BRUSSELS, BELGIUM — Compound feed production in the E.U. in 2012 reached an estimated level of 151.9 million tonnes, the same volume as in 2011 and 2010, according to the preliminary statistical data provided by members of the European Feed Manufacturers' Association (FEFAC).
While pig feed production dropped by 2%, cattle and poultry feed have seen their production grow respectively by 1.5% and 1%. As a consequence, poultry feed consolidated its position as a leading segment of E.U. compound feed production slightly above pig feed.
The most important factors which have weighed on the E.U. feed demand in 2012 were the still fragile economic situation of the pig sector and soaring feed material costs.
Among the largest producing countries, Germany and U.K. performed rather well, with annual growth slightly above 2%, while France and Poland remained stable and Spain, Italy and the Netherlands saw their production fall at rates between 1% and 2%. Production of poultry feed in Southern Europe was affected in particular by the implementation of the new welfare standards for laying hens.
The high cereal prices over the last two years contributed to improving the competitive market position of industrial compound feed production vs. home mixing. However, this gain was offset to a certain extent by the development of alternative pig feeding strategies based on roughly grinded feed and liquid feeding, FEFAC said.
As a result, Germany’s position as the leading E.U. country in terms of total compound feed production before France was strengthened, with Spain scoring third place.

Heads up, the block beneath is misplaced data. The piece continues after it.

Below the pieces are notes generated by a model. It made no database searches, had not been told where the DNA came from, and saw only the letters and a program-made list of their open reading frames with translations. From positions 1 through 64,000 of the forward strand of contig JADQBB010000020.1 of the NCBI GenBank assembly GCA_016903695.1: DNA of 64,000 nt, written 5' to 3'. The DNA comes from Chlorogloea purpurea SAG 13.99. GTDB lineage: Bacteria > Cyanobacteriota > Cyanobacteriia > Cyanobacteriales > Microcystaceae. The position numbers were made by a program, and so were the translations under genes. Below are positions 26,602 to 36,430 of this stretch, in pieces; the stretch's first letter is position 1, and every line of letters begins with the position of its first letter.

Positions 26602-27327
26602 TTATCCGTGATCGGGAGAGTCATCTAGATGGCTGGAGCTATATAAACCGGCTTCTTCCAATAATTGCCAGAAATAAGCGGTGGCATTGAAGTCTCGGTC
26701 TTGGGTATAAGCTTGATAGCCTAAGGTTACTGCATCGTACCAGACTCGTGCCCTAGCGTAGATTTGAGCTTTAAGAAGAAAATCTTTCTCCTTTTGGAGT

The final estimate and detailed breakdown of the 2012 results will be presented at the XXVI FEFAC Congress on June 5-8 in Cracow, Poland.
FEFAC market experts foresee a stabilization in poultry feed production, a further 1% reduction in pig feed production and a 1% increase in cattle feed demand.
Further market uncertainties are linked to the impact of the implementation of the new group-housing requirements for sows. Overall, compound feed production is expected to remain unchanged versus 2012.
The demand for agricultural commodities is expected to remain high in 2013, with maintaining quotations at a high level. The quotations for agricultural raw materials increased significantly during the second half of 2012. With prices expected to stay high, the average cost for supply of feed materials could be higher in 2013, as compared to 2012. After two major crop failures for soybeans in South and North America, a record harvest for soybeans is expected in Brazil in 2013, but its positive impact may be undermined by the storage and logistics issues it could trigger. On the cereals side, the uncertainty is still important regarding the quantity and quality of the next harvest, due to bad weather conditions in major exporting countries.